Blog: Looking up for luxury?
Leonie Barrie | 5 August 2009
Luxury brands and retailers appear to be weathering a difficult market, with strong demand in Europe and Asia helping sales at both LVMH and PPR it emerged last week.
At LVMH, the world's biggest luxury goods group, a strong showing from the company's fashion and leather goods brands failed to offset slumps in other divisions – most notably wines and spirits, and watches and jewellery – as retailers cut their inventories.
But while first half profit fell by 23%, revenues edged up by 0.2% to EUR7.81bn, thanks largely to an 8% sales increase from fashion and leather goods. Chairman and CEO Bernard Arnault said the results demonstrated the appeal of the company's brands, which he described as "particularly remarkable, given the global economic crisis".
Its biggest rival, luxury goods group PPR, posted a 19% drop in first half profits to EUR281m (US$397m), but beat most analysts’ expectations. The owner of Gucci and other high-end brands said revenues in the first six months of the year fell 3.6% to EUR9.235bn – but the contribution from markets outside France continues to grow.
Luxury handbag and accessories maker Coach, meanwhile, posted a 31.8% drop in fourth quarter profit as cash-strapped shoppers sought out deals in its factory outlets but shied away from buying more expensive items at US department stores.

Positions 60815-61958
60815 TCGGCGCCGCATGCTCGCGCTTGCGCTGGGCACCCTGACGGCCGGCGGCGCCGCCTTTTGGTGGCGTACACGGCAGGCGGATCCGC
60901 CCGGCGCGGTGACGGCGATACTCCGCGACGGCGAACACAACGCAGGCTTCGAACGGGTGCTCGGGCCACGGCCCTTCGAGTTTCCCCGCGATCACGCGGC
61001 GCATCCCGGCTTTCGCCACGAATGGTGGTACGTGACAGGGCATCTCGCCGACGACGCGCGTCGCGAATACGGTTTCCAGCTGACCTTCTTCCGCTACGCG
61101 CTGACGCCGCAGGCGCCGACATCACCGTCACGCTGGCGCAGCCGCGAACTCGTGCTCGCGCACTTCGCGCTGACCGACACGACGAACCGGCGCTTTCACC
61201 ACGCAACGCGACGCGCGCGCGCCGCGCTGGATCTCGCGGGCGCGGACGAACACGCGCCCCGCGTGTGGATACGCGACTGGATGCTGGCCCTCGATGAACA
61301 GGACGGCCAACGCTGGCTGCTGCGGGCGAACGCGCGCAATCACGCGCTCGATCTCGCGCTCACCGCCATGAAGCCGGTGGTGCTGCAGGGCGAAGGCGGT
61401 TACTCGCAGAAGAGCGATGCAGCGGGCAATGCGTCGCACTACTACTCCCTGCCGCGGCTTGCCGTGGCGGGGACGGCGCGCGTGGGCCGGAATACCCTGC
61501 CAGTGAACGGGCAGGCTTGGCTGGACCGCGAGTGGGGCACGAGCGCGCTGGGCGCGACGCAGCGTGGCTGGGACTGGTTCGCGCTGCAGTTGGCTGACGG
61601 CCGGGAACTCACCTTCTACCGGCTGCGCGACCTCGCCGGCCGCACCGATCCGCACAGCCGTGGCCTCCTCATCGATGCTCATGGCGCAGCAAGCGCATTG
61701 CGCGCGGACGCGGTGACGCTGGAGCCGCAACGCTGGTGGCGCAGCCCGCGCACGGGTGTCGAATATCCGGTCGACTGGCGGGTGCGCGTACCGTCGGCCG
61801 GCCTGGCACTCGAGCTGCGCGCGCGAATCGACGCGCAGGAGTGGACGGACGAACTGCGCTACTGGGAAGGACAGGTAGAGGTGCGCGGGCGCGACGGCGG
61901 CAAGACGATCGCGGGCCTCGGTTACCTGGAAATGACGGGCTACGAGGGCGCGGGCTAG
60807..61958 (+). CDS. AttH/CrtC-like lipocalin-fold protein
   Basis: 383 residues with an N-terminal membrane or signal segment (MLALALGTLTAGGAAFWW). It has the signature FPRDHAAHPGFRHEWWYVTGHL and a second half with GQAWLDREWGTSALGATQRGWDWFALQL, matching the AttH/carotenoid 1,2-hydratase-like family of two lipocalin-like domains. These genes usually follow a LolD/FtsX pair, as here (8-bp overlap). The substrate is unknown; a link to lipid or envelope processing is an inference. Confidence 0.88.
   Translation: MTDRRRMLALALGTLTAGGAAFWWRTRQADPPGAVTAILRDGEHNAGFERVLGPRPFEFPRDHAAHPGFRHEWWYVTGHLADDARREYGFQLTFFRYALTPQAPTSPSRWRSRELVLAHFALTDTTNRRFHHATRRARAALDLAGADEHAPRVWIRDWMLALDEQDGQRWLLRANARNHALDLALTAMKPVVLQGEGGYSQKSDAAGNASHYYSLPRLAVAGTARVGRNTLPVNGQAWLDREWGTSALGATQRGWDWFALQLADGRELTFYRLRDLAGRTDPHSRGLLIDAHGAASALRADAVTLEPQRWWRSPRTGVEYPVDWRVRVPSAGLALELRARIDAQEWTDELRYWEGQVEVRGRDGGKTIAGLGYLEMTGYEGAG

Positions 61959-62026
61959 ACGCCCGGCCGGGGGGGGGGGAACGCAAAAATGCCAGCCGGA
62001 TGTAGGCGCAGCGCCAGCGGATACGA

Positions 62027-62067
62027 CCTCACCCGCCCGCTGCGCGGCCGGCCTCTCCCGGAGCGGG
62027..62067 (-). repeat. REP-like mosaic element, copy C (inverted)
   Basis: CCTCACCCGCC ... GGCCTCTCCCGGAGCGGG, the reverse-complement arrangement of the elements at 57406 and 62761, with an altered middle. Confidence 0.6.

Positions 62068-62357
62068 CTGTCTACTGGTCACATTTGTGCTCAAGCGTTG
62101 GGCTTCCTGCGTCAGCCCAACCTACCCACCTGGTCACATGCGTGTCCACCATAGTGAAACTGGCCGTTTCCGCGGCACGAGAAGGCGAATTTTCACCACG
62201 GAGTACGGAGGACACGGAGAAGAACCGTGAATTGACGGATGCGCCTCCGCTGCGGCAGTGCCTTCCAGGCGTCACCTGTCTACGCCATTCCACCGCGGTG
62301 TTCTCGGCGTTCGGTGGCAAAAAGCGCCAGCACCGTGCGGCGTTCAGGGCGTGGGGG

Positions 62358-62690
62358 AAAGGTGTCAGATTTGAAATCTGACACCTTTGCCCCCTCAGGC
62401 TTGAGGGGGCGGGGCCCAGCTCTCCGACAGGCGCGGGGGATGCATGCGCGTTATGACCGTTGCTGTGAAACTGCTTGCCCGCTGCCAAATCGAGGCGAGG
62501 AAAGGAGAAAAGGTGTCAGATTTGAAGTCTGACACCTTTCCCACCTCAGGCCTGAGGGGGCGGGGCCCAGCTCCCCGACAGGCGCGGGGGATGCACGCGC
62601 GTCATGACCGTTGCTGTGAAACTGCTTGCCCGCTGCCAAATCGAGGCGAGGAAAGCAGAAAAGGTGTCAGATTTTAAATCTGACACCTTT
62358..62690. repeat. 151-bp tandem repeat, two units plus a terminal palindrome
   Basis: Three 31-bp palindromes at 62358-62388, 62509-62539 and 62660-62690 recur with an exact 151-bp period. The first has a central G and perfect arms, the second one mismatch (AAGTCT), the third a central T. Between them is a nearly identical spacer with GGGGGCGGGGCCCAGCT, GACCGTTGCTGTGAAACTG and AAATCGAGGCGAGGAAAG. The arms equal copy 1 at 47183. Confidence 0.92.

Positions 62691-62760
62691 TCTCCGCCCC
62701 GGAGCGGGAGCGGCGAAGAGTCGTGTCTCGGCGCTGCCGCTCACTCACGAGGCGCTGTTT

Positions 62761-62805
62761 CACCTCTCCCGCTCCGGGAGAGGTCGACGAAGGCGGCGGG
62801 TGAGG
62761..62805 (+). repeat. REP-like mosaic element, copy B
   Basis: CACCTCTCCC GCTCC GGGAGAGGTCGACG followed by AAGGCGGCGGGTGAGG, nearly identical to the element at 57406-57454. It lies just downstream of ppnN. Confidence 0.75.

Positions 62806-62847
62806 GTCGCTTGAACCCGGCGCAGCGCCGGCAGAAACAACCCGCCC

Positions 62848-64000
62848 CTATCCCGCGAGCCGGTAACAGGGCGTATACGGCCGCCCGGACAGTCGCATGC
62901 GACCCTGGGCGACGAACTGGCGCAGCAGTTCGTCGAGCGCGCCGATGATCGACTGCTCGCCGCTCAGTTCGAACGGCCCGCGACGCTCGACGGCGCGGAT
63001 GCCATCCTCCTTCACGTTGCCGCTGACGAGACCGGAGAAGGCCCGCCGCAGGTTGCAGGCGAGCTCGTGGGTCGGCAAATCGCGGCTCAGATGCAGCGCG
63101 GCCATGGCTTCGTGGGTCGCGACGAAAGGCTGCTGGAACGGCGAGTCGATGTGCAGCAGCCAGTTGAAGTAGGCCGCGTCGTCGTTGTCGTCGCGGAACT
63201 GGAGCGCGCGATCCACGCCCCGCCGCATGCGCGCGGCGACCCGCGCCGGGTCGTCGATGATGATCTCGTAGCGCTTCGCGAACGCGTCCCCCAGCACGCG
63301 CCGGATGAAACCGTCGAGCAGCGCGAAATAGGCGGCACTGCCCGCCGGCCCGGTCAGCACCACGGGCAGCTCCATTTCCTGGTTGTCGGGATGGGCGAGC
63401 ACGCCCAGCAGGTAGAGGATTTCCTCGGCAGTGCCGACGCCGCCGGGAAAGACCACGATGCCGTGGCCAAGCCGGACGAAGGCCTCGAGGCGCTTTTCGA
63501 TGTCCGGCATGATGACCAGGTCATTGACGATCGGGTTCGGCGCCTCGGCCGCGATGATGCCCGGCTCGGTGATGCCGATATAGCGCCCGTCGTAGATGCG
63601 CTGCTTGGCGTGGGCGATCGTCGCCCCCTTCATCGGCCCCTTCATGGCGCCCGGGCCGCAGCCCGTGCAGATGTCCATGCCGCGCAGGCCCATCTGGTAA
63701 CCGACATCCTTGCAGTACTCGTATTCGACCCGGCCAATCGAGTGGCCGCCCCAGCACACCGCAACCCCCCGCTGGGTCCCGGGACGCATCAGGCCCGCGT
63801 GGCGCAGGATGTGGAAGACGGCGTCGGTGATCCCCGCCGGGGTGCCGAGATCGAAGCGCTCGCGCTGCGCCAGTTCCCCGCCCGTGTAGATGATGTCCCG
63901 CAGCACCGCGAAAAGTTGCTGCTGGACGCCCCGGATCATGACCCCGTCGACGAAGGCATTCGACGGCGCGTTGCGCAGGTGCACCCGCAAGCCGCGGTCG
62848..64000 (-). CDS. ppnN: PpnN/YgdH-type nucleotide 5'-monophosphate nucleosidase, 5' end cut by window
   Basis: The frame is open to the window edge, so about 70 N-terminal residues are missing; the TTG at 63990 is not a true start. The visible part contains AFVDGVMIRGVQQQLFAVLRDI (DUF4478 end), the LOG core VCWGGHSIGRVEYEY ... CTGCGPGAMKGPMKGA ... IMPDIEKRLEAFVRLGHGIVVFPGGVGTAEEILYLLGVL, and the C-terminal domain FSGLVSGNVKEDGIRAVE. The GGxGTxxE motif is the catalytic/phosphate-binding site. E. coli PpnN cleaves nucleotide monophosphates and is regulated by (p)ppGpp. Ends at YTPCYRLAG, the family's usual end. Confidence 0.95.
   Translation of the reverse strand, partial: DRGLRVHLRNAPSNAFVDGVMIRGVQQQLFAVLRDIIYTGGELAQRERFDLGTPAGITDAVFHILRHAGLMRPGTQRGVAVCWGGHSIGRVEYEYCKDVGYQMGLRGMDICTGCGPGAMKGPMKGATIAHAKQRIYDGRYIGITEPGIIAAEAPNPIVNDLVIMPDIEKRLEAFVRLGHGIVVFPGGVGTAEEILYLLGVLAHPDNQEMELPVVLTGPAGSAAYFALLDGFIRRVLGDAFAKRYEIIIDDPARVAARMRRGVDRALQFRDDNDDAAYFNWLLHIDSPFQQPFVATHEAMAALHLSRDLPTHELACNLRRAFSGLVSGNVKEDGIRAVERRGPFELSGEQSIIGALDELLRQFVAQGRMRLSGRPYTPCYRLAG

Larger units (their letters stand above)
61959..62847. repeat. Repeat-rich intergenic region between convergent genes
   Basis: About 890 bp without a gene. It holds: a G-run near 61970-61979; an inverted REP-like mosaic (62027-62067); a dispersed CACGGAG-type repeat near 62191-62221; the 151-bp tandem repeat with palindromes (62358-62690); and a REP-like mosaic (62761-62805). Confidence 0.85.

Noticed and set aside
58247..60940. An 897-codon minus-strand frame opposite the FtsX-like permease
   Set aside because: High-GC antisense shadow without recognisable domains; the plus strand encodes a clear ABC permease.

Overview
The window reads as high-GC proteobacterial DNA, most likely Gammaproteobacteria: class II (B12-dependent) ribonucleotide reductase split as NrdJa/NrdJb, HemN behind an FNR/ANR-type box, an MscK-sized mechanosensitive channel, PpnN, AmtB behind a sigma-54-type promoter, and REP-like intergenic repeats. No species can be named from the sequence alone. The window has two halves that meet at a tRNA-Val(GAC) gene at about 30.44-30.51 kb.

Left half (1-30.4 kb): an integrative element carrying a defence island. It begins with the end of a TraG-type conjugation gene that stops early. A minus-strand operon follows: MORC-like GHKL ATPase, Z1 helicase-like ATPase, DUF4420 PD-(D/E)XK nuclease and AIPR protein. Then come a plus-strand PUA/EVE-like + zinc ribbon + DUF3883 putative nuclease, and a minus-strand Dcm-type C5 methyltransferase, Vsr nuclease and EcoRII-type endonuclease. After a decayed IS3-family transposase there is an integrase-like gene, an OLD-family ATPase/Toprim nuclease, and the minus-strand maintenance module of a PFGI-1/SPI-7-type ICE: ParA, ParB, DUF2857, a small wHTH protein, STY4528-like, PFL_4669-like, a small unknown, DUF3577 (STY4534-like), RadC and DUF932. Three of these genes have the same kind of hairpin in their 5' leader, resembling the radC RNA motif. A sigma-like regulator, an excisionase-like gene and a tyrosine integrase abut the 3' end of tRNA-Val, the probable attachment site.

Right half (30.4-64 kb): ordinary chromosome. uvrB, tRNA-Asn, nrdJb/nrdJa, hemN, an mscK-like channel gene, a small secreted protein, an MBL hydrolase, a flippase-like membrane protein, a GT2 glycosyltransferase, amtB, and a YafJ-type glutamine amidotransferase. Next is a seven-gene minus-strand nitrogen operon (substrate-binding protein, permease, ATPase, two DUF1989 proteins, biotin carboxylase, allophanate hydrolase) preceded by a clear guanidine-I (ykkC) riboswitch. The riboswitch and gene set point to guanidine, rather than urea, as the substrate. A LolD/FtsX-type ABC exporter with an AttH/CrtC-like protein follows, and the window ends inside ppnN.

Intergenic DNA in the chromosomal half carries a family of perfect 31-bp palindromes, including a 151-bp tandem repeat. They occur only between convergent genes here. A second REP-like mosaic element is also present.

To try to boost demand, Coach is launching a new global brand in autumn 2010 named after its chief designer Reed Krakoff, which will also mark its first foray into ready-to-wear. The company has also tweaked its pricing strategy, with more products sitting in the "sweet spot" of between $200 and $300, which is helping to bring younger shoppers into its stores.
Mirroring an earlier announcement by rival Nike, sportswear giant Adidas has responded to Greenpeace claims connecting the sourcing of leather with rainforest destruction by unveiling a new set of stringent supplier requirements. In particular, the German company wants its Brazilian suppliers to prove that all leather is sourced from cattle outside the Amazon Biome by 1 July next year.
The moves by both Nike and Adidas highlight how the industry's complex supply chains exacerbate the challenge of raising environmental standards. However, the Greenpeace report on which their decisions were based could also be a catalyst for multi-stakeholder dialogue.
New rules setting out the shape and material of the record-breaking high-tech bodysuits worn by competitive swimmers have been described by Speedo as "a retrograde step that could be detrimental to the future of swimming." The sport's international governing body FINA has decided that for men, the swimsuits can run from the waist to the knees only, while for women the suits should run from the shoulders to the knees. FINA has also decided the suits should be made only from textiles.
Under these guidelines, long-length swimsuits like Speedo's LZR Racer, which was launched ahead of last year's Olympic Games in Beijing, would be banned.
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